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Community Organiser, Emerging Woman Leader!

By Rogyn Beyao, Community Organiser of Innabuyog-Kalinga, translated by the Cordillera People’s Alliance

Below is a condensed testimony from a young indigenous woman from Kalinga. She was among the participants of the Provincial Workshop on Genuine Regional Autonomy in Kalinga province, Philippines on March 20-21, 2019. The testimony is translated from Iloko and Filipino.

I am Rogyn Beyao from the Mabaca tribe of Balbalan, Kalinga. I am a community organiser of Innabuyog-Kalinga, a women’s organisation. I was given the chance to be part of the workshop and discussion on Genuine Regional Autonomy, Federalism and Charter Change last March 2019 here in Tabuk City. I can say that I was among the lucky participants because we had the best and brightest speakers/lecturers who presented and discussed the topics well.

As a community organiser, the inputs were of great help to me. I was challenged to deeply understand all the topics so that I can discuss these well in the communities that I work with. During the discussions, I observed that there were many questions—mostly from the farmers but also from the members of the academia and government officials who were present. They were eager to know the position and analysis of the Cordillera People’s Alliance (CPA) an influencing grantee, on genuine Cordillera autonomy, Charter Change, and Federalism.

On my part, I had a firmer grasp of the intentions of the proponents of Charter Change and Federalism. I came to understand that it was far from genuinely improving the lives of the Filipino people in general, including indigenous peoples. It was more of further entrenching themselves (politicians) and dynasties in government positions. Federalism seems to be forced onto the people without them having a full understanding of what it is or what its implications are. There is no public clamour for it, to think that government spent millions for its Information, Education and Communication Material on federalism.

There are essential points on genuine regional autonomy that I took with me from the discussions. I understood that genuine Cordillera autonomy cannot be fully realised if the ruling elite will continue to control politics, the economy, and even culture. Genuine autonomy can be possible if the government will respect our right to self-determination. We should have the prerogative to decide when to and how to use our natural resources in our ancestral domains. In the present, it is our duty as people of Kalinga not to take for granted what our ancestors fought for during the Chico Dam Struggle in the 1970s.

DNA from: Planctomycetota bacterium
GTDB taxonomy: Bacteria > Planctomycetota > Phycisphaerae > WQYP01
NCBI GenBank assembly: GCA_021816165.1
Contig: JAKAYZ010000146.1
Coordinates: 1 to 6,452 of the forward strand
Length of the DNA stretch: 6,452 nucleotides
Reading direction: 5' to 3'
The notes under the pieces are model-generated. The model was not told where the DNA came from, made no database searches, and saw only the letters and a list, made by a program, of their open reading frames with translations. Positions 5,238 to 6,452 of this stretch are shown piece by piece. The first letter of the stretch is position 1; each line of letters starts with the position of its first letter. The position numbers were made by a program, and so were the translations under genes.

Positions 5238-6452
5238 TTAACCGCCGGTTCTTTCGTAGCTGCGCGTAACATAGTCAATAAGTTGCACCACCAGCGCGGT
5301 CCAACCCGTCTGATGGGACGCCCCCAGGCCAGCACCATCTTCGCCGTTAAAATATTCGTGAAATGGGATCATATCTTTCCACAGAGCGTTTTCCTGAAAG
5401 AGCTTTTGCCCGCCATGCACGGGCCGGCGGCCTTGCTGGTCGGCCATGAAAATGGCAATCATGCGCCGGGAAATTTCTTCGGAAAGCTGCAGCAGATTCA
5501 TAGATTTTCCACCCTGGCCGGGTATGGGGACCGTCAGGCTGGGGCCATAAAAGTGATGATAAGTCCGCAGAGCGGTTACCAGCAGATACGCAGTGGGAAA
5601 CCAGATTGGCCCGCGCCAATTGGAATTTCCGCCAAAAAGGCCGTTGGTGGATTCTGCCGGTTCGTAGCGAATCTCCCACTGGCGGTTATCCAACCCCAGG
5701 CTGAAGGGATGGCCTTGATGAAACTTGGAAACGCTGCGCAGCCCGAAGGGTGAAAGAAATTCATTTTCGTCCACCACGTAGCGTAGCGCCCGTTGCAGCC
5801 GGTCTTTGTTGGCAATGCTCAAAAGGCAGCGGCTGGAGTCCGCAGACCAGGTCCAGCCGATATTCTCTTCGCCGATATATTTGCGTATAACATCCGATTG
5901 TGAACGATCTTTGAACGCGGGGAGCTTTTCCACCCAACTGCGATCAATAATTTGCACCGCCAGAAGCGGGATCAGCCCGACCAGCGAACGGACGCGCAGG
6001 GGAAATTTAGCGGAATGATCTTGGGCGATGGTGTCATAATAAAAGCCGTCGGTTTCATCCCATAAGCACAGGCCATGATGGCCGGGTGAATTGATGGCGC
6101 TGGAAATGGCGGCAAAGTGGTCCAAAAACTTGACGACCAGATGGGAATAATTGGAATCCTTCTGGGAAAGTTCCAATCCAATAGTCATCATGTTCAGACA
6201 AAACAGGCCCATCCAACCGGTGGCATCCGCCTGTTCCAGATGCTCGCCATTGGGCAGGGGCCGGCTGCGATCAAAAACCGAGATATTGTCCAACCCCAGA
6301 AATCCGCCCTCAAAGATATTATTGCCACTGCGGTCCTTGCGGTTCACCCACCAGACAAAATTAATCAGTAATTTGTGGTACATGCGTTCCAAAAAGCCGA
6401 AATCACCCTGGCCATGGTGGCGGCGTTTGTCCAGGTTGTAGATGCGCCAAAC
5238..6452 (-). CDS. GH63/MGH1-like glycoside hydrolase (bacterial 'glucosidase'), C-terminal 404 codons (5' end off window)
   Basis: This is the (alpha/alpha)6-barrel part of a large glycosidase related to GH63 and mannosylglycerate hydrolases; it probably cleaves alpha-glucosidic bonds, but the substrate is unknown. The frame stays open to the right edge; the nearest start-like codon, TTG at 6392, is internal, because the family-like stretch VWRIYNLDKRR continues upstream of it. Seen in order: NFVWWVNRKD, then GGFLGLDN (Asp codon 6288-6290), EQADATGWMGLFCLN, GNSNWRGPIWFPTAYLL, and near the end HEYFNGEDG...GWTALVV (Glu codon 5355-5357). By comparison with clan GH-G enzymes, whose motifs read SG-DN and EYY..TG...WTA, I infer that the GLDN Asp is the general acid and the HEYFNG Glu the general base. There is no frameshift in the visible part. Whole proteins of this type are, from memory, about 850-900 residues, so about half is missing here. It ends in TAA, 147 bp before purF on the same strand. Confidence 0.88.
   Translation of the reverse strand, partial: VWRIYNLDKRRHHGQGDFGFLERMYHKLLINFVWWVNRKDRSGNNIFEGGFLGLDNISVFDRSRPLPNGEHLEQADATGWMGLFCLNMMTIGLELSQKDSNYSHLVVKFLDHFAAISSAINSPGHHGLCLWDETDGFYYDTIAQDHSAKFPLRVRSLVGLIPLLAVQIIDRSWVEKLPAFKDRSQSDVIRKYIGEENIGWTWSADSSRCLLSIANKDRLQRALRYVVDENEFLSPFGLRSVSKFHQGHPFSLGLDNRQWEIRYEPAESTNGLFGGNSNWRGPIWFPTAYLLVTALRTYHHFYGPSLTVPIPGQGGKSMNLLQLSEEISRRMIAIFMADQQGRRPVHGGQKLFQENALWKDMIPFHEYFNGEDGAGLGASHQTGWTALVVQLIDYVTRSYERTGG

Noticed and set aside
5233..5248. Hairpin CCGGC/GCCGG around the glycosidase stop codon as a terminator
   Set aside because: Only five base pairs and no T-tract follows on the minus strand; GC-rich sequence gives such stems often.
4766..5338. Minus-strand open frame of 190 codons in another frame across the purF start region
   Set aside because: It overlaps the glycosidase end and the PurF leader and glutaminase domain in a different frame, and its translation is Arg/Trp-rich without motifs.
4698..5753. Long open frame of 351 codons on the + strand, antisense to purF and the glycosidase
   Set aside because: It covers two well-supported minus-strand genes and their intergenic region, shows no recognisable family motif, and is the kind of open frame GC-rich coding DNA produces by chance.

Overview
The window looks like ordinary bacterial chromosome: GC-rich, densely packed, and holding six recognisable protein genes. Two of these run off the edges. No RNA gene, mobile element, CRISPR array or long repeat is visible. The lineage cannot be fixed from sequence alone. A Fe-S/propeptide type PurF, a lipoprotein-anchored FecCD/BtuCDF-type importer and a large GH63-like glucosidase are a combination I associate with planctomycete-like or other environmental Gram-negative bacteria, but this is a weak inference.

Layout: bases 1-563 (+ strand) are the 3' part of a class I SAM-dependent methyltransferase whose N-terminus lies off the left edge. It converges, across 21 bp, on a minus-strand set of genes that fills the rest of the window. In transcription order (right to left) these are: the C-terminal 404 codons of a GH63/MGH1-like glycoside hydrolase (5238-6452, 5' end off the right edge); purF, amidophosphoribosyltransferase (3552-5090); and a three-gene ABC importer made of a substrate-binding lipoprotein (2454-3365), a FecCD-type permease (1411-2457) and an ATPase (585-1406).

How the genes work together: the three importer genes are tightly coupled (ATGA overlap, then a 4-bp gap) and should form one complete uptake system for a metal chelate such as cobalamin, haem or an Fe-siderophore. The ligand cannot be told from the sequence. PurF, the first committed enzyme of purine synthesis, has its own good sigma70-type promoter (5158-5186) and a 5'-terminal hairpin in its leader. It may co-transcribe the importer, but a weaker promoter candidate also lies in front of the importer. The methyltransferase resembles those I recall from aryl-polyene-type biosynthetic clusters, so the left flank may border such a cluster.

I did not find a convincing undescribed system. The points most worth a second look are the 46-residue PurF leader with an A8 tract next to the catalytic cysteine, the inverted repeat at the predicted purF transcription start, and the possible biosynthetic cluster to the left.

I really feel that the inputs given were very timely for us in Kalinga so that we were informed, and we can now avoid being deceived by proponents of fake or bogus Cordillera autonomy or federalism. I feel that after the activity, participants were more united in our understanding and position on those important topics. I hope that there will be continuing discussions at the community level, especially for the youth, because the discussion on Genuine Regional Autonomy also touches on Cordillera History. I feel that it is important to emphasise the role of the Cordillera people’s movement in conceptualising the regionalisation of the Cordillera and bringing this into fruition because later on, the concept may be co-opted by politicians or by other organisations.

I am happy to share that I was able to discuss the things I Iearned to members of Innabuyog, either informally during group discussions and during Innabuyog-Kalinga meetings.

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